BWW Interview: A Talent in Her Own Right, Kiki Ebsen's Much More Than Just Her Father's Daughter
In TO DAD WITH LOVE, A TRIBUTE TO Buddy Ebsen; Kiki Ebsen pays tribute to her father in the best way she knows how - singing and story-telling. With only three scheduled performances (October 12, 13 & 14, 2018) at Theatre West, Kiki will share some intimate, paternal reminiscences, supplemented by some multimedia and her four-piece jazz band.
Kiki graciously walked me through some of her vivid memories of growing up the child of a famous father, a most popular figure of 1960s television, known to weekly TV viewers as Jed Clampett of The Beverly Hillbillies.
Thank you for taking the time for this interview, Kiki!
What motivated you to record your CD Scarecrow Sessions, the basis of this show?
I found an old trunk of my father's memorabilia that had been in my parents' attic for decades long after they both had passed away. In it were scripts, photos and letters from my dad's career starting back in the 20s all the way into 50s, long before I was born. I was singer/songwriter, and my dad was from another era. He always wanted me to sing the Great American Songbook and I wanted to sing 70s rock and roll! So after I found the trunk, I decided that my sixth record would be a standards record dedicated to Dad with songs from his career, aptly named Scarecrow Sessions. It was the making for this record that started the making of TO DAD WITH LOVE.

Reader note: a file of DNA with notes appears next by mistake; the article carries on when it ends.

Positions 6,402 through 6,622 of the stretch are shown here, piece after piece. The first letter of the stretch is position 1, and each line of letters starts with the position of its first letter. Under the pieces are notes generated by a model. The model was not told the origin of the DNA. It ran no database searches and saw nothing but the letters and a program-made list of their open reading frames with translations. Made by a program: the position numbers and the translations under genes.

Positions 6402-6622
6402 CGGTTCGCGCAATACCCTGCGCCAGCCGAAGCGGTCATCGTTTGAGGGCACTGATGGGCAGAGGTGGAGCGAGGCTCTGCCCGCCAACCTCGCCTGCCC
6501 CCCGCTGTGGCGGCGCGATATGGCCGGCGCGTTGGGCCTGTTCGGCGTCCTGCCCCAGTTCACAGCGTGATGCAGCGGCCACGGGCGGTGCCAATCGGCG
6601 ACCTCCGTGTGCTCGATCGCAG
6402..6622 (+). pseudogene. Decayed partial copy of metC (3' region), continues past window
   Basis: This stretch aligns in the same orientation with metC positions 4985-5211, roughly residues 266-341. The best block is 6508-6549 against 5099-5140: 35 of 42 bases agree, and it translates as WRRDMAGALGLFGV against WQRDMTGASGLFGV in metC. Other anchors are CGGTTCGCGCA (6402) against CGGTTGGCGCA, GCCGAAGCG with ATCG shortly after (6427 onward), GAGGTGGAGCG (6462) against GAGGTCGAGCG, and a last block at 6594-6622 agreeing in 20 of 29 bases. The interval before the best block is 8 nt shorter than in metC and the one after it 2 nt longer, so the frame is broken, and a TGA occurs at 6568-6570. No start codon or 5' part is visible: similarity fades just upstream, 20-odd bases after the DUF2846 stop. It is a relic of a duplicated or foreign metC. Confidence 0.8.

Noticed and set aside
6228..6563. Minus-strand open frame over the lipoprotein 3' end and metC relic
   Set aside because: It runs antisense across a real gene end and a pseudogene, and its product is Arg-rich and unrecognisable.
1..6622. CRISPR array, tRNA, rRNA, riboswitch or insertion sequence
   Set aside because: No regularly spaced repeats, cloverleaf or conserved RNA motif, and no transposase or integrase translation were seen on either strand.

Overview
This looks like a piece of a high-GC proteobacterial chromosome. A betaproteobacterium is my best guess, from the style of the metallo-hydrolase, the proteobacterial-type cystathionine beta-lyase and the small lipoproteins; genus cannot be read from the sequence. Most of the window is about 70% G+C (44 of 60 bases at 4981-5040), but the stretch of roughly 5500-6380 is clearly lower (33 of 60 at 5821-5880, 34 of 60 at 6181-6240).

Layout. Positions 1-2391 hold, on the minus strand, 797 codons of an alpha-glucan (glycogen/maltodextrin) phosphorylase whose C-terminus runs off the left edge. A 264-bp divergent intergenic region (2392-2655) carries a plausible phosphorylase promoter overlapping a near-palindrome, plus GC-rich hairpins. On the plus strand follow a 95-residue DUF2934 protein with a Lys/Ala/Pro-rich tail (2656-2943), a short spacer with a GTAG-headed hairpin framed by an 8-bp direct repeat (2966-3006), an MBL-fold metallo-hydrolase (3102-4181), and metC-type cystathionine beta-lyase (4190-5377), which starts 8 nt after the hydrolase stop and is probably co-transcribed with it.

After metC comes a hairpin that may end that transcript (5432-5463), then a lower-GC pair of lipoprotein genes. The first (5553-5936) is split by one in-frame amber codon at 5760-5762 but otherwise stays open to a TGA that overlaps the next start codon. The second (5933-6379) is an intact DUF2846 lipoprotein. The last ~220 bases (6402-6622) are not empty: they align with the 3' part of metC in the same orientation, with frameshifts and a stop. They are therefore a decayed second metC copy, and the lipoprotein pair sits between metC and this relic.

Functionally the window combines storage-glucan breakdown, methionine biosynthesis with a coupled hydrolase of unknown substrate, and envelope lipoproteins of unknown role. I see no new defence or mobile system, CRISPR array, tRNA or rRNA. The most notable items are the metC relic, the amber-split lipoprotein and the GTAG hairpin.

How did this show evolve from that CD?
I started showcasing the album, and developed all of these stories around the different songs. Each song had a connection to Dad in some way or another. "Comes Love" is from Yokel Boy, a show that Dad was in with Phil Silvers in 1936. "Moon River" is from Breakfast at Tiffany's where Dad starred with Audrey Hepburn. "Codfish Ball" is from Captain January when Dad danced his famous routine with Shirley Temple. "If I Only Had a Brain" allows me to tell the story of The Wizard of Oz and my dad's original casting as the Tin Man, and the problems that ensued in that role.
What led you come to choose Theatre West as your venue for this tribute to your father?
Earlier this year, I was invited to be a part of a beautiful tribute called LOVE LETTERS TO Lee Meriwether. Clearly our family loved Lee. When I discovered her history with Theatre West, it resonated with my own experiences in my mother's community theater in Orange County. My parents utilized these stages to hone their craft with like-minded actors. After I'd seen Theatre West, I thought it would be a lovely place to debut our new show to an enthusiastic and creative audience. I am especially thrilled that our Friday night show will benefit Theater West and all the great entertainment they present.
How old were you when you first realized your father was Buddy Ebsen: The Movie Star?
Around five years old.
Did you get to go onto the movie sets with him?
Yes, plenty of times. I remember specifically visiting the set of The One and Only Genuine, Original Family Band, and meeting Dick Van Dyke. I also remember watching the dance rehearsals with teenagers, Kurt Russell and Goldie Hawn. They met on this set, and became partners for life.
Did he ever tell you what role he was most proud of doing?
He did not really talk about that, but I do think he was the most proud of his original works: Cafe Dada, Champagne General and Turn To The Right. He was always writing. Books, songs, plays, musicals. He was hoping for that hit musical. I do feel that the most fun he may of had was on The Beverly Hillbillies.
What is your favorite role your father played?
Well, everything about The Beverly Hillbillies is just genius, but I also really love Georgie Russell in Davy Crockett, Doc Golightly in Breakfast at Tiffany's, and I am just crazy about his dance routine in Banjo on My Knee.